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Why there's nothing wrong with being mediocre

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If you set high standards for yourself, chances are that you'll get frustrated - just because you can't always meet those standards. Cheryl Strayed, author of the bestselling 'Wild', discovered that the recipe for success was simply doing her best - nothing more, nothing less. 

In Oprah’s Soul Sessions, you talk about the time when you had an opportunity to write your first novel, but instead you sat watching reality shows on TV. You mentioned the phrase “embracing your mediocrity”. Can you tell us a bit more about that?

“What I mean by that is, you should give everything you’ve got while fully embracing that everything might not end up being very great, and that your job isn’t to decide whether you’re great or not. Your job is to work really hard and do your best. And then it’s up to the world to decide what that thing was that you wrote for them. You really can’t succeed if you get too bound up in your own ideas of what your success will look like.

I found out that I was blocked because I was so wanting to write the great novel and I realized I can’t do it, I can’t sit down at my computer every day and go, ‘Okay, come on, great novel.’ All I could say to myself was: ‘Come on, let’s try to write this scene and see how it goes.’”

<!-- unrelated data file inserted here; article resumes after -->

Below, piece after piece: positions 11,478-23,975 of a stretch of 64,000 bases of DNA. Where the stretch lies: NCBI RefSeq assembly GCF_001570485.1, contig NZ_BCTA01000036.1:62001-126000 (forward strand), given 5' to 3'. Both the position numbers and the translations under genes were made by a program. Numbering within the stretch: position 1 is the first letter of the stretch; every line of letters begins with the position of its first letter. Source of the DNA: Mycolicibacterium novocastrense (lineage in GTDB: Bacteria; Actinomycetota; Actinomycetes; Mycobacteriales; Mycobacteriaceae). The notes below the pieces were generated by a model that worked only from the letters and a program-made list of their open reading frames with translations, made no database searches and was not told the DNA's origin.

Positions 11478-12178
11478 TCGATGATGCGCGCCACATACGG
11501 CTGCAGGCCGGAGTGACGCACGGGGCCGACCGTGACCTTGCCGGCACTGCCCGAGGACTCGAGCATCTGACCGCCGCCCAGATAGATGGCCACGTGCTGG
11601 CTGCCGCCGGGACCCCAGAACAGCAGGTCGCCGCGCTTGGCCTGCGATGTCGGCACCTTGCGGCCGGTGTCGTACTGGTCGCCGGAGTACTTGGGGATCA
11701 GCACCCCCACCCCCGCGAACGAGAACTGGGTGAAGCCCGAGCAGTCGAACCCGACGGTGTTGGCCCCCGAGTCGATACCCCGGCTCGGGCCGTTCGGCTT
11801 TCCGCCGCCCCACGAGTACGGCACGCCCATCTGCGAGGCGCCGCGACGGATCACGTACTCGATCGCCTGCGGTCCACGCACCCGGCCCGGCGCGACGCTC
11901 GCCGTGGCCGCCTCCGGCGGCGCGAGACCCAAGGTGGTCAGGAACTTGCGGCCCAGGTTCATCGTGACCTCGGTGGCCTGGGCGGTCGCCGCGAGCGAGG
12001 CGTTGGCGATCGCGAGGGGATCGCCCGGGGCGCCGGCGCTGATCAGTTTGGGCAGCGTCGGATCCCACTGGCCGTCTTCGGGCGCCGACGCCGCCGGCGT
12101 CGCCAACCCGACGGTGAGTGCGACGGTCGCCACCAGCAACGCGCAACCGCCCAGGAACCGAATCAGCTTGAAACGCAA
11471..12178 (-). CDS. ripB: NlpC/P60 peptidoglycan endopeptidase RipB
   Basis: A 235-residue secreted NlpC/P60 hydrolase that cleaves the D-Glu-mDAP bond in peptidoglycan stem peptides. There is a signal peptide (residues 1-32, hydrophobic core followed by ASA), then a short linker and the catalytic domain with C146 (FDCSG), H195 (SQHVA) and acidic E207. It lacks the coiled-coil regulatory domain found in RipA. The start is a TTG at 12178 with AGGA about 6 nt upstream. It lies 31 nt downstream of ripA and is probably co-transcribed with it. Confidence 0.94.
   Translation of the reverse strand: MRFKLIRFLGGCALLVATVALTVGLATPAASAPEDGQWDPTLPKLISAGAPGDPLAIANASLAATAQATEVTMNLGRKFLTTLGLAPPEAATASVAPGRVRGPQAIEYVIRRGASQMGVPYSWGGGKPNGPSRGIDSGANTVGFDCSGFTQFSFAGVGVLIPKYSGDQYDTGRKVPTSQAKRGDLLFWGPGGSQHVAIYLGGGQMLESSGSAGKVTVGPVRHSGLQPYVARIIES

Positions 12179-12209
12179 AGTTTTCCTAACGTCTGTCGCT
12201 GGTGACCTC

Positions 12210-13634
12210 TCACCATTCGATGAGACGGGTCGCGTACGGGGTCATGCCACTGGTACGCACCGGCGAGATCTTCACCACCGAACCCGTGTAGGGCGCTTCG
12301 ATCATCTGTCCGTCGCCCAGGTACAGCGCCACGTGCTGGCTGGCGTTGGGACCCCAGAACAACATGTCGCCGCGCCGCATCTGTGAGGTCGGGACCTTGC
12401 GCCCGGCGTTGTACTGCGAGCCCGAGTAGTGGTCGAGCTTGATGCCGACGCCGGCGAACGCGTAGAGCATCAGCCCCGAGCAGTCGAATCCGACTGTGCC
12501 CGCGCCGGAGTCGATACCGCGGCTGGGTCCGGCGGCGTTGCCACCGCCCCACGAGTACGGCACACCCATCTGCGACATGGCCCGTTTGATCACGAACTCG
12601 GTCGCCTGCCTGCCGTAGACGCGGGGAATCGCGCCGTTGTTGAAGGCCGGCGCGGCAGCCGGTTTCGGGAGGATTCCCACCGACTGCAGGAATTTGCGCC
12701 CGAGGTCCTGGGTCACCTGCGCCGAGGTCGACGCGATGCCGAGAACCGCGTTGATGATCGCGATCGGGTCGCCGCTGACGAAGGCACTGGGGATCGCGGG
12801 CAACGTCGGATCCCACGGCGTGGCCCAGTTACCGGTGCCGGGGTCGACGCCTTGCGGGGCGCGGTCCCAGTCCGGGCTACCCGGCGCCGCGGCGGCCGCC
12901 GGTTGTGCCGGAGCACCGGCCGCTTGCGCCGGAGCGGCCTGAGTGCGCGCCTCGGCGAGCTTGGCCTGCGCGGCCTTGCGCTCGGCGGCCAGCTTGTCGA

The result was one of the most refreshing ideas about success I’ve ever heard: yours.

“My definition of success is that you can answer yes to the question: Did I do my best? Did I give it everything I have? And if you can say yes to that, you’ve succeeded. I really sincerely believe that. It’s so contrary to so many messages we get in every area: Did you earn lots of money? Did you get an A? Did you get the promotion? Did you get your book published? Did you get the part you auditioned for? All of those standards set you up to fail. They set you up to feel terrible about yourself and to prevent you from doing your best.

What I would say is, did you give it your all? Did you give it your best shot? If you answer yes to that, in all honesty, then you did it, you hit the highest mark. This is also what helped me feel okay about the success I have. It’s a little counterintuitive, but when I had this enormous success, there was a little part of me that felt almost guilty. Like, why me?

I have all these amazing friends who are also writers, who also deserve this recognition. And they were very supportive, they said, ‘You worked so hard for this.’ I know that they work hard too, because that’s how it goes: you work very hard for years and finally this big thing happens for you. You don’t get it for free.”

Text: Geertje Couwenbergh - Image: Allef Vinicius

Curious about the rest of the Cheryl Strayed interview? You can find the rest of the interview in the new issue of Happinez, Happinez - Being in the here and now.